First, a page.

This special interest group is for professionals to connect and discuss all types of carbon-free power alternatives, including nuclear, renewable, tidal and more.


Closed Mine Sites Transformed Into Renewable Energy Generators

image credit: Summitville Mine Solar Project
Ron Miller's picture
Principal Reliant Energy Solutions LLC

Ron Miller is an energy industry expert creating value by analyzing assets, markets, and power usage to identify, monetize, and implement profitable energy and emission reduction projects. He is...

  • Member since 2020
  • 102 items added with 58,058 views
  • Mar 30, 2020

Throughout the U.S., according to the Government Accountability Office, there are between 80,000 and 250,000 abandoned mine lands (AMLs). AMLs include abandoned mines and the areas adjacent to or affected by the mines. What to do with these previously-productive sites when the minerals have long been extracted, and reclamation efforts are still continuing?

Mining companies need to think outside the box and look forward to transforming these areas into renewable energy generators. Many of these sites can take advantage of local renewable resource attributes to produce power while returning the land to productive use.

Working in collaboration with the National Renewable Energy Laboratory, the Environmental Protection Agency’s (EPA) RE-Powering Initiative has propelled renewable energy development on contaminated lands. According to the EPA, since the initiative’s inception in 2008, more than 150 renewable energy installations on 144 contaminated lands, landfills, and mine sites have been established throughout 35 states and territories, representing a combined 1,046 MW of capacity.

Contaminated and Abandoned Mine Land Site Benefits:

There are several reasons why previously contaminated and AMLs make exceptional locations for clean and renewable energy development.

  1. Utility-scale solar energy projects require access to large, open sites, and the size of many AMLs means that large solar arrays can be accommodated at a single property.
  2. AMLs offer thousands of acres of land, and may be situated in areas where the presence of wind and solar structures are likely to gain public support.
  3. These lands have existing electric transmission lines and capacity and other critical infrastructure, such as roads, and are adequately zoned for such development. The avoided new infrastructure capital and zoning costs is often significant.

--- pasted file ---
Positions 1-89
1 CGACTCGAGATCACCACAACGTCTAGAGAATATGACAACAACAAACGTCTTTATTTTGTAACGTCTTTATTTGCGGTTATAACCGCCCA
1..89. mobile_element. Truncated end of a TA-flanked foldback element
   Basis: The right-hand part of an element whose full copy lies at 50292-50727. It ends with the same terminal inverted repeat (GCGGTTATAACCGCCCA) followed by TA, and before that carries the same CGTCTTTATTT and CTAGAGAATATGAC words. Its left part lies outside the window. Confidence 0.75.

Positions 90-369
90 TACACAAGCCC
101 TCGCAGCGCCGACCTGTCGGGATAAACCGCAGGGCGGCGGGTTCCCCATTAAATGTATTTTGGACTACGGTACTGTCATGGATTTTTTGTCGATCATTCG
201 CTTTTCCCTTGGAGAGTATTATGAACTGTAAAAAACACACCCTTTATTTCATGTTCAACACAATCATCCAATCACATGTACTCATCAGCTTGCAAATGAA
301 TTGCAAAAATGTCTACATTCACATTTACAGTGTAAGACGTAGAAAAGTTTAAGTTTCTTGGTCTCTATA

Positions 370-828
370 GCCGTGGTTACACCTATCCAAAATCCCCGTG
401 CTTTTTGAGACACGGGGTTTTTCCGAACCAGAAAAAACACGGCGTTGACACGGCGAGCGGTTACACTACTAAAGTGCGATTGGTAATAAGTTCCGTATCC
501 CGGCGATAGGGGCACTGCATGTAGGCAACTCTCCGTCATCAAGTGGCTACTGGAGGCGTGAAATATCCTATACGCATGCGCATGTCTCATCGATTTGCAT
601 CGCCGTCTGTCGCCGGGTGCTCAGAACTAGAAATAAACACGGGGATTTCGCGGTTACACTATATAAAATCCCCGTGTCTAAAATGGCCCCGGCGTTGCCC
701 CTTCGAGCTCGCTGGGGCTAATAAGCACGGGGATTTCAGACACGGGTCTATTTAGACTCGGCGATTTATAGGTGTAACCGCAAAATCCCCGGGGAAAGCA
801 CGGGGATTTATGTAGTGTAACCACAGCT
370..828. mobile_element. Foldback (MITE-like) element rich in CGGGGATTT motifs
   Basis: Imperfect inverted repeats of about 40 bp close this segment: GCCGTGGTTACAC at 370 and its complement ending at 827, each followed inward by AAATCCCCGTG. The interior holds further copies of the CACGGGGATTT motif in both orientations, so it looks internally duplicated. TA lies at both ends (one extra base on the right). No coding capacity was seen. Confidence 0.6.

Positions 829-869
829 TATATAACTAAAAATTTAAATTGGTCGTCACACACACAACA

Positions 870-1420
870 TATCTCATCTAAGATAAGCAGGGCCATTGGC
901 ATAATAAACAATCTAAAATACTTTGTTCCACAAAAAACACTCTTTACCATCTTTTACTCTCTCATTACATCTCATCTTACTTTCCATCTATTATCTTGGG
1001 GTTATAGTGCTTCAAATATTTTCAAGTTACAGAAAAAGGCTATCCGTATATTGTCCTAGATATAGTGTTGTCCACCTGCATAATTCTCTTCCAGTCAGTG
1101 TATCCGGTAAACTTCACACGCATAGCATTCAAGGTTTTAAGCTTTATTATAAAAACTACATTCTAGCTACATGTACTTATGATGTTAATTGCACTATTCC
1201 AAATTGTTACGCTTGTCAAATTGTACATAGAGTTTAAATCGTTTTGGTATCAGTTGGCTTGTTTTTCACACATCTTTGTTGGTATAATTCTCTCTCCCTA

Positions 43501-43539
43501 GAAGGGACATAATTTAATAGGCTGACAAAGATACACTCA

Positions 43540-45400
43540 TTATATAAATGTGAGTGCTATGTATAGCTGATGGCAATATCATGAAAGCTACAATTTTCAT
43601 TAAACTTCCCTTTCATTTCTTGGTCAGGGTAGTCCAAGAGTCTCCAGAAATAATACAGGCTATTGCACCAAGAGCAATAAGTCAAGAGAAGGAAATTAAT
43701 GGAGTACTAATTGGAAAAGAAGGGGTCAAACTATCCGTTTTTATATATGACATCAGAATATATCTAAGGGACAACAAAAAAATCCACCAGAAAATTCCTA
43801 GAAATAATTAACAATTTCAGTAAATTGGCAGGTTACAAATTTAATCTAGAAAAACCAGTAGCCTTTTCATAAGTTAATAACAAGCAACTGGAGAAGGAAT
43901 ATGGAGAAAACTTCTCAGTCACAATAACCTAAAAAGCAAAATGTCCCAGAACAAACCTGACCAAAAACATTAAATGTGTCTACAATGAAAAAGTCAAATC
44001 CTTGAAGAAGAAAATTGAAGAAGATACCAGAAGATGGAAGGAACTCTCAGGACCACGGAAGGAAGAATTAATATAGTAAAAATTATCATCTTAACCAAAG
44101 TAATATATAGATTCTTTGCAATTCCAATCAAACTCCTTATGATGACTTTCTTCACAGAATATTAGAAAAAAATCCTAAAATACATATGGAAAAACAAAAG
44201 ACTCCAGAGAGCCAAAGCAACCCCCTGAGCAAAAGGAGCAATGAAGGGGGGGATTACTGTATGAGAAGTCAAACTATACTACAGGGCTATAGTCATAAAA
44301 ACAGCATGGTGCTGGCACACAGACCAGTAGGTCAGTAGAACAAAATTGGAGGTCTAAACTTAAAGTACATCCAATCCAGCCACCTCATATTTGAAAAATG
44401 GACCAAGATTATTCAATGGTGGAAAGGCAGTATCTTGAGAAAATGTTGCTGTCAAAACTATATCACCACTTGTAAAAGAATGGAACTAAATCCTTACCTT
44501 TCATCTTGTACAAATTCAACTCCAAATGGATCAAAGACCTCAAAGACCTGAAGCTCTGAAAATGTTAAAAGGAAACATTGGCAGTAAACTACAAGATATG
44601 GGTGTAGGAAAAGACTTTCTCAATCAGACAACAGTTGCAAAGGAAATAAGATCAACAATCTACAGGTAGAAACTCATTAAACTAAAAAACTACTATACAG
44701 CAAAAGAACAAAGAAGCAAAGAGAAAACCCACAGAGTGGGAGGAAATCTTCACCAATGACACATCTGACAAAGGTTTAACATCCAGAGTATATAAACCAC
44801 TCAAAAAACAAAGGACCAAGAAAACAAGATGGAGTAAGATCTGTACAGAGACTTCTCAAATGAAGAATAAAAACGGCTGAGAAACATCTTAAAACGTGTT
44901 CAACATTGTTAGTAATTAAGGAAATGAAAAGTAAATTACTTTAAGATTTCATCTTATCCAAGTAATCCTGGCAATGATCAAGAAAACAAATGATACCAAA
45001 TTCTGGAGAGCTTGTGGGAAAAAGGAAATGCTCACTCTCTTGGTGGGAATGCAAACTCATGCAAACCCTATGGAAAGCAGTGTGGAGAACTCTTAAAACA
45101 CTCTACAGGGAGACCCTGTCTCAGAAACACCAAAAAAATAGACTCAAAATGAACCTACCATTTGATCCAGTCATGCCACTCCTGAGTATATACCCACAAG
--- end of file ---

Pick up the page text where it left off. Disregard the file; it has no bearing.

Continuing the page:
4. Whether it is a long-term lease or outright purchase, these lands may have lower overall transaction costs than greenfield projects, due to the relative ease of acquisition of large swaths of land from one or few owners, versus acquisition of greenfield sites from potentially numerous landowners.
  5. Redevelopment of brownfields for “green” energy production can help reduce the stress on greenfield sites for construction of new energy facilities, and can provide clean, emission-free energy.
  6. Many AMLs are in areas where traditional redevelopment may not be an option because the site may be remote, or may simply be saddled with environmental conditions that are not well suited for traditional redevelopment such as residential or commercial.
  7. Many sites such as industrial, manufacturing, and mining sites were once operations that provided jobs for the local communities. However, once these facilities ceased operations, these same communities were left with fewer jobs. The development, operation and maintenance of renewable energy facilities on these same sites may reintroduce job opportunities and economic growth.

Additional Renewable Energy Project Benefits For AMLs:

  1. Beneficial land reuse & sustainability
  2. Federal & State grant programs
  3. Federal & State tax incentives
  4. Clean energy, carbon credits, & greenhouse gas reduction
  5. Renewable energy credits
  6. Stakeholder acceptance & positive public perception
  7. Brownfields liability protections & limitations

The Summitville Mine was the first in the nation to get power from a community solar garden as shown in Figure 1.

Figure 1: Summitville Mine Solar Project